My name is Keller. I was born on 2-26-2010 in Worland, Wyoming. My hair is brown and my eyes are brown. My very earliest memory is opening a present on Christmas when I was 4. My very favorite memory is smashing pumpkins after Halloween with the family. My favorite sport is wrestling. I have been in U.S.A wrestling since I was three. My coach’s name is Carl and he is the greatest coach ever. I have worked on his sheep ranch and he has a dog. I am very lucky because I have an awesome Mom and brother.

Keller (left) and his brother in front of Old Faithful

Mike Poland

Mike is a research geophysicist with the Cascades Volcano Observatory and the current Scientist-in-Charge of the Yellowstone Volcano Observatory. His area of specialization is volcano geodesy, which emphasizes the surface deformation and gravity fields associated with volcanic activity. This work involves the use of space-based technologies, like Interferometric Synthetic Aperture Radar (InSAR), as well as ground-based techniques, like microgravity surveys. Mike has taken part in studies on a variety of volcanic systems in the United States, including Mount St. Helens and other volcanoes of the Pacific Northwest, Kilauea and Mauna Loa volcanoes in Hawaii, and the Yellowstone caldera. His recent work has focused on using gravity change over time to understand the character of the fluids that drive volcanic unrest, and also on the potential of satellite data to improve forecasts of future changes in volcanic activity.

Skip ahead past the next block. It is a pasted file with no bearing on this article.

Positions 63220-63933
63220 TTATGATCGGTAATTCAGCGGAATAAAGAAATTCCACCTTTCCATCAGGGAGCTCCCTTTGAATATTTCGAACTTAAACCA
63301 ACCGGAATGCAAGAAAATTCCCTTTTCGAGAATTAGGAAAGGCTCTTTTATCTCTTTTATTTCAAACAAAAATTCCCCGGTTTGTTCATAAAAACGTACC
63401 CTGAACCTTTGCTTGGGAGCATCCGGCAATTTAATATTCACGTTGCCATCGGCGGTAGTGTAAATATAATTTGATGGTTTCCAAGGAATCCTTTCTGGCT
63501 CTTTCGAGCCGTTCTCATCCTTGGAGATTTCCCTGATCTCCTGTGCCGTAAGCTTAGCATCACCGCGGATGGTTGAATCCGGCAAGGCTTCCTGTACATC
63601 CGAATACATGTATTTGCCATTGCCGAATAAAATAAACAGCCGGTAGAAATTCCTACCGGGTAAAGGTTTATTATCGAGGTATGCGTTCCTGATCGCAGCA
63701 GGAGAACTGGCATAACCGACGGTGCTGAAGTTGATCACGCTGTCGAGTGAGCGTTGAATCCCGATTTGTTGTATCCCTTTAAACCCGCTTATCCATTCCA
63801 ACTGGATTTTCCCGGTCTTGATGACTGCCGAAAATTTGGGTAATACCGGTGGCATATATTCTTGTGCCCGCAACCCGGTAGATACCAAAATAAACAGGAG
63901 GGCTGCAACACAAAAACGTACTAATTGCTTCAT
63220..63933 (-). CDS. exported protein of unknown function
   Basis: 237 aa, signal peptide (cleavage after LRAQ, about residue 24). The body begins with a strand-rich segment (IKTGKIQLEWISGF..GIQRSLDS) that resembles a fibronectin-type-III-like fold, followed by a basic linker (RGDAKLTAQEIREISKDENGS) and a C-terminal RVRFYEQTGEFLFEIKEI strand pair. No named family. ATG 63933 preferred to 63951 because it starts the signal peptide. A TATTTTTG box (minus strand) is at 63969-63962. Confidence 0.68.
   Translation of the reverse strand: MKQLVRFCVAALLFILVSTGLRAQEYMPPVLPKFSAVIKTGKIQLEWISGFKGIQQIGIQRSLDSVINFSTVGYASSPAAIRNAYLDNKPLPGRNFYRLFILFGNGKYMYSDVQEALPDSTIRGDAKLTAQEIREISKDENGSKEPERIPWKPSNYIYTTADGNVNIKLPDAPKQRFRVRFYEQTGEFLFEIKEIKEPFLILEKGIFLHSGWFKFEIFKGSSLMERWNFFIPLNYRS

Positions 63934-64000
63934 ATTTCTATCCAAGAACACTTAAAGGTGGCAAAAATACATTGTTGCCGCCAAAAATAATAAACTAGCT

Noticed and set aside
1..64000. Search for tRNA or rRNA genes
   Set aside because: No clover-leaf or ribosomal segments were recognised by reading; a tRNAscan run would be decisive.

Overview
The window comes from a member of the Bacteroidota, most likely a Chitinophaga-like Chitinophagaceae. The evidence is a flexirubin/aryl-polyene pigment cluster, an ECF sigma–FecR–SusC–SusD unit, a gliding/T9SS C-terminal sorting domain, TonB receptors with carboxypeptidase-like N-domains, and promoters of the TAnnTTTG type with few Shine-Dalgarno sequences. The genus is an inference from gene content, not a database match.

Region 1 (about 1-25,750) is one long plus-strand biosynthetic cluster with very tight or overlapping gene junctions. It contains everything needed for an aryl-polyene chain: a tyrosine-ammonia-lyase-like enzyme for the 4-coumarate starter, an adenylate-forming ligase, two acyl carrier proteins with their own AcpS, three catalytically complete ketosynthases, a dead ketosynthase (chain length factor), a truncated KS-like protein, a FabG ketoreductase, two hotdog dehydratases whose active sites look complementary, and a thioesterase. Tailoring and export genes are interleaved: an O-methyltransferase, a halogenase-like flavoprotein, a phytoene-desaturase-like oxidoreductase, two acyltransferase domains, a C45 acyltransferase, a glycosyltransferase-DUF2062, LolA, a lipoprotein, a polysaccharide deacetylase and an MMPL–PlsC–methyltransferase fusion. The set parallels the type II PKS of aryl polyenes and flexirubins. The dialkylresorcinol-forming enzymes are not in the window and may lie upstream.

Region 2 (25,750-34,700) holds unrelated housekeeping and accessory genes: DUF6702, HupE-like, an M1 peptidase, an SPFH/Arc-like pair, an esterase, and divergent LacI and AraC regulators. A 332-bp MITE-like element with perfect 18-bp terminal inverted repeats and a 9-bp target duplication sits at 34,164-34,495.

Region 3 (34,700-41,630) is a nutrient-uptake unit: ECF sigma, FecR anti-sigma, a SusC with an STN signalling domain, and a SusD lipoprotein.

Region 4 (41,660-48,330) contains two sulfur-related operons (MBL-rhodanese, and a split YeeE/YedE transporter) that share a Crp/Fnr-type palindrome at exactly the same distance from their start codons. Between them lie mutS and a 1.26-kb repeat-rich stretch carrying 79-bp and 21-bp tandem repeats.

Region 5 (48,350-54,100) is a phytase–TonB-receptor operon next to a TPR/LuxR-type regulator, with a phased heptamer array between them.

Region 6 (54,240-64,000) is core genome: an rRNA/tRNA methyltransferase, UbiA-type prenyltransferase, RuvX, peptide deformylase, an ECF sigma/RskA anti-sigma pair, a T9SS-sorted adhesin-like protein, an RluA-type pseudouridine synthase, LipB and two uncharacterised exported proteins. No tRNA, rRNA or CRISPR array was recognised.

NARRATOR: Welcome to Kids Ask Why where kids ask the questions. This is a collaboration between Wyoming Public Media and the Buffalo Bill Center of the West.

BEATRICE O’TOOLE: My name is Beatrice; I live in Laramie. How old are you?

KELLER DEHMEL: My name is Keller Dehmel, and I am 10 years old. How old are you?

BEATRICE: I’m 7. Today we are going to explore the topic of why people visit Wyoming. What do you want to learn about?

KELLER: I want to learn about Old Faithful. What do you want to learn about?

BEATRICE: I want to learn about snow. I want to learn about snow because I like snow and I don’t know much about it. Why do you want to learn about Old Faithful?